Another broken record - 2023 was the warmest year yet

    The world continues to shatter temperature records. The World Meteorological Organization (WMO) confirmed that 2023 was the hottest year on record, with global average temperatures soaring to approximately 1.45°C above pre-industrial levels. The 10 warmest years in the 174 years with records have all occurred during the last decade. Extreme weather events, including heatwaves, major floods, droughts, wildfires and tropical cyclones, have disrupted the lives of millions of people and caused billions of dollars in economic losses.

    As of June 2024, a WMO climate update underscored an 80 per cent likelihood of at least one year temporarily exceeding 1.5°C from 2024 to 2028. In 2015, the probability for such a temperature spike was near zero. The global mean near-surface temperature for each year from 2024 to 2028 is predicted to be 1.1°C to 1.9°C higher than the 1850-1900 baseline. At least one of the next five years will likely surpass 2023 as the warmest on record.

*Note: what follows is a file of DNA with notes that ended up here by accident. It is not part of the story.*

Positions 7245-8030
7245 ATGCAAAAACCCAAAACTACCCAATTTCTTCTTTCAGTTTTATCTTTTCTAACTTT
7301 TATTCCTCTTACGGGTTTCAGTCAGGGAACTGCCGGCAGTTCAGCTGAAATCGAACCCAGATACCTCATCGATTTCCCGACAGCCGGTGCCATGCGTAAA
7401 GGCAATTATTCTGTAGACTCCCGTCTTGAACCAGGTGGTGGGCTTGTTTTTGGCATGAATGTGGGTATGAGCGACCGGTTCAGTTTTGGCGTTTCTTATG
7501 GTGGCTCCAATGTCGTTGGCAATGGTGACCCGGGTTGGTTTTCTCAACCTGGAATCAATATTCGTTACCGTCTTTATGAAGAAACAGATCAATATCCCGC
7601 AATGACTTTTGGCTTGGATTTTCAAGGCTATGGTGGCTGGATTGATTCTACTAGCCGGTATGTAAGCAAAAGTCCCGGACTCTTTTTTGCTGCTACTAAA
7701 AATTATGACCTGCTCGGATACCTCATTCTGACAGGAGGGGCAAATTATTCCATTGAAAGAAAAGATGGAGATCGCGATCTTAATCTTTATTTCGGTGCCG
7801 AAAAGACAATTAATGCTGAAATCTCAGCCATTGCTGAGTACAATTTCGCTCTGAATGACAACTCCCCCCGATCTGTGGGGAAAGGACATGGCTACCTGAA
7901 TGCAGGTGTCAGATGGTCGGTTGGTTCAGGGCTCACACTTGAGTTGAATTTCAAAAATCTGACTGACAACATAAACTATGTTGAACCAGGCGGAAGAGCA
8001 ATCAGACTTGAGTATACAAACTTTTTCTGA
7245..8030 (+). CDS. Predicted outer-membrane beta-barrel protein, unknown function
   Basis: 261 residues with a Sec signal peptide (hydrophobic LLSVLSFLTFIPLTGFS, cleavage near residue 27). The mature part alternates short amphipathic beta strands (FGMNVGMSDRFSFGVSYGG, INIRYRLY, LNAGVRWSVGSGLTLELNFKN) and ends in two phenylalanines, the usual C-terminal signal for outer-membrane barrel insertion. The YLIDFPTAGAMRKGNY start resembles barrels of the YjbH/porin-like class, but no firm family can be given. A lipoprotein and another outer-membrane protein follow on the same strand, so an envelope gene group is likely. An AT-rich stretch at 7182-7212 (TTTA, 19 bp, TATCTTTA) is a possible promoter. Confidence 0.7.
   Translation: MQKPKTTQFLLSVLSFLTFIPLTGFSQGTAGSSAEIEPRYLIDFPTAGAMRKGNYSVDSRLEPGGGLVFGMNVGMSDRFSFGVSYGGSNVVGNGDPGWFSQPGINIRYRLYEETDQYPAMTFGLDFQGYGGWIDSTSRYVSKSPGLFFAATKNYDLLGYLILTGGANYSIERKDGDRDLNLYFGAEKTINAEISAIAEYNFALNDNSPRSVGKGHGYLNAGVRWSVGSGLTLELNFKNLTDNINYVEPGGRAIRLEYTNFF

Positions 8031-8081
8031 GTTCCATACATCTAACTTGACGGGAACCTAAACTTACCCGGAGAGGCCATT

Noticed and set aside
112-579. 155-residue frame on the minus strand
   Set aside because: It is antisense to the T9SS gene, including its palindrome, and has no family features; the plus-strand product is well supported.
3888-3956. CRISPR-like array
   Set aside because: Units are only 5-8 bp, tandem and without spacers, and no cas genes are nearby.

Global annual mean temperature relative to pre-industrial levels (1850-1900 average), 1850-2023 (degrees Celsius)
    Source: The figure and climate stripes are drawn from the World Meteorological Organization's State of the Global Climate 2023 report, which combines six international data sets for temperature: HadCRUT. (UK Met Office), NOAAGlobalTemp v5 (USA), NASA GISTEMP v4 (USA), Berkeley Earth (USA), ERA5 (ECMWF), and JRA-55 (Japan).

    Fossil fuel subsidies hit a record high globally in 2022, exceeding $1.5 trillion

    Fossil fuel subsidies reached a record high of $1.53 trillion in 2022, driven by rising energy prices post-pandemic and the impact of the Russian Federation's invasion of Ukraine, which disrupted global energy markets. The increase widened the gap between consumer prices and actual energy costs, prompting many governments to introduce support measures to shield industries and populations from inflation. Public funds shoring up the production and consumption of oil, coal and gas more than doubled between 2021 and 2022, and more than tripled from their 2015 levels, reversing progress made between 2012 and 2020 and hindering the net-zero transition.